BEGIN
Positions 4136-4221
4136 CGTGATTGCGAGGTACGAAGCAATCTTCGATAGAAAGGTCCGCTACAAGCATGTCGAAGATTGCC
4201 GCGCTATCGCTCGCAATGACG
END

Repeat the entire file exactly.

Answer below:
Positions 4136-4221
4136 CGTGATTGCGAGGTACGAAGCAATCTTCGATAGAAAGGTCCGCTACAAGCATGTCGAAGATTGCC
4201 GCGCTATCGCTCGCAATGACG